“You ain’t really Black if yo’ momma ain’t beat you with the extension cord.”
We joke about it a lot, but how much of a role did spankings play in our lives? I could give you 101 stories about being disciplined from my childhood into adolescence and well into my adult life, but many of the parts would look something like one video that’s recently gone viral.
Bully's mom shows up to class unexpected & does thisWas she out of line?
Posted by Relatable Oddball on Saturday, February 6, 2016
Facebook was on fire with commentary this week when a video viewed with 215,000 shares and 12 million views captured a moment of public discipline from one mother and her daughter, a class bully. The mother is heard at the start of the video telling a class not to influence her daughter to do the wrong things although she is her own person and old enough to understand right and wrong. She instructs her daughter to address the girl she bullied and is struck in the face with a magazine when she doesn’t look directly at her. The mother goes on to speak to the class about keeping their hands to themselves and her daughter apologizes for her action. The page asks if the mother was out of line for showing up unexpected and reacting the way she did. Here was how Facebookers responded:
My daughter was bullied at school by four boys. The next day one of the mothers walked her son up to me BY THE NECK and made him apologize to me, she already had him apologize to my daughter, plus she listed the punishments he got at home. It was easy to forgive him because I knew his mama was taking care of it. Just like this mom. Fifteen years later they are still friends. The other three? Never even said a word! Good job Mom!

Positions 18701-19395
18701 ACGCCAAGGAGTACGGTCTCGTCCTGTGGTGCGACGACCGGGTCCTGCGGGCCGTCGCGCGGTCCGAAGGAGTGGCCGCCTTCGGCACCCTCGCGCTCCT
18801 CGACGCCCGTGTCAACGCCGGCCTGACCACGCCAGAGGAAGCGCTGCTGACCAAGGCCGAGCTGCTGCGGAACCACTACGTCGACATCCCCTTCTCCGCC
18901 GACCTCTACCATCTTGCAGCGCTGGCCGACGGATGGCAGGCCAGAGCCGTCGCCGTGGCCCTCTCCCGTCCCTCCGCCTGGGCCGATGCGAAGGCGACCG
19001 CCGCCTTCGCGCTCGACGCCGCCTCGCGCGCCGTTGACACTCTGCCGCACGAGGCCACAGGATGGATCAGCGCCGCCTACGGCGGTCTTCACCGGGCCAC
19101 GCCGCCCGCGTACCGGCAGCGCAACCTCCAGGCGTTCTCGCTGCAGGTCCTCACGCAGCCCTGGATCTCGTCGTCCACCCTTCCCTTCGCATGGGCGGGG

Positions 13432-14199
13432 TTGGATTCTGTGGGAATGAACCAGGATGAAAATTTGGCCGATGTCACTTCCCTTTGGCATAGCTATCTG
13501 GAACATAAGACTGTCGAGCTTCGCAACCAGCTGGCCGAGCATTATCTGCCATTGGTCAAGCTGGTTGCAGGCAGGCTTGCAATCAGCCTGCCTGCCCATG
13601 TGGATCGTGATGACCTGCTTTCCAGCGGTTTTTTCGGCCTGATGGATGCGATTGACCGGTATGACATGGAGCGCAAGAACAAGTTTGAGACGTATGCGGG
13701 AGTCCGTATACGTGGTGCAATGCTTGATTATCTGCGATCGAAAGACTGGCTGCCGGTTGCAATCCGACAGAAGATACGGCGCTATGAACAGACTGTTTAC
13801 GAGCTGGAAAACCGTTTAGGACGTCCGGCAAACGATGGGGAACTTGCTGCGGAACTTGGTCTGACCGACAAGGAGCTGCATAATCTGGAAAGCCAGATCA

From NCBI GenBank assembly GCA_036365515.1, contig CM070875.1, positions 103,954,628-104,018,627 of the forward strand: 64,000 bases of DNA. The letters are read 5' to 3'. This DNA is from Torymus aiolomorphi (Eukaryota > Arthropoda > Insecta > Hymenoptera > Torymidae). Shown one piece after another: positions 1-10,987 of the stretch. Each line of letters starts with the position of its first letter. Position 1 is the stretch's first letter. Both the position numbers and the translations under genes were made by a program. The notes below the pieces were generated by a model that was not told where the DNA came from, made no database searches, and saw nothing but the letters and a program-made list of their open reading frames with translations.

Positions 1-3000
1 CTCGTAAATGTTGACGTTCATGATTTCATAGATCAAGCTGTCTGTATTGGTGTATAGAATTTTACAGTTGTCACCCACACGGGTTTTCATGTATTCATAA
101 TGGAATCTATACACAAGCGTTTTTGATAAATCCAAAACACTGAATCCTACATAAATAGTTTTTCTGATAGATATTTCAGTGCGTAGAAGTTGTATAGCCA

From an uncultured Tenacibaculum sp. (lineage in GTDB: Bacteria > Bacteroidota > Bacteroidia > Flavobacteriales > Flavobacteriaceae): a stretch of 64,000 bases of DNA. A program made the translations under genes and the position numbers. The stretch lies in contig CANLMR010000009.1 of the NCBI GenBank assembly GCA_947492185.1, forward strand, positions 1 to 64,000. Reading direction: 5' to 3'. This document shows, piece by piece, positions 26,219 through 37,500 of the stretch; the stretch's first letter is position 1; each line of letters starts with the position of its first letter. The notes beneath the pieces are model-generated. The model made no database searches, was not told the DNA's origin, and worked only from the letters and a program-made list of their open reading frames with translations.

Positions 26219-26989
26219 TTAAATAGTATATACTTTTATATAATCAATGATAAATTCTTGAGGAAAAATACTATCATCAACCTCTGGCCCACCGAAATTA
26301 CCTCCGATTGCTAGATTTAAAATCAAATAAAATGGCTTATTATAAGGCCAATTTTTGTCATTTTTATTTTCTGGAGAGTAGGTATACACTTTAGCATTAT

Heck NO! She wasn't out of line! She is nipping the problem in the bud and putting her in the position to learn how to empathize. In my day, some parents actually whipped their kids in front of the class if they got too out of hand.
Well sometimes, when a kid is really out of line, sometimes drastic measures must me [sic] taken, such as embarrassing your kid in front of her class. Sometimes that's the only thing that will get through to the child. ... handling it at home is all fine and good, but not always effective. Sometimes a kid needs to feel the shame of her actions in front of an audience in order to get a full understanding of the wrong she's done.
The only thing out of line about this is videoing and posting to social media. Now, that isn't right. The mother in this case did the absolute right thing. She not only taught her daughter a lesson, but surely everyone in that class learned something. Aaaaaand I loved how she clarified that the daughter could hit back if she were hit, so as not to invite possible kids to bully HER daughter. I give this mom an A+
This is clear and udder [sic] bullshit it's always black mothers that think this type of parenting is cool. You never ever see white parents doing that type of shit to their kids and if they do it isn't to the extreme that black parents do it. You guys are applauding when the mother insinuated that she would beat her in front of her class if she didn't do what she wanted her to do........now tell me isnt that a form of bullying in its self [sic]. She wonders where her daughter gets it from. It's cool if she beat her daughters ass at home and then made her apologize to the little girl that's one thing but the whole embarrassing her infront [sic] of the whole class thing is ridiculous hitting her with newspaper ridiculous coon shit. I'm black and I'm from Jamaica my parents used to kick my ass but never no dumb shit like this. I don't care what people say this is dumb s**t.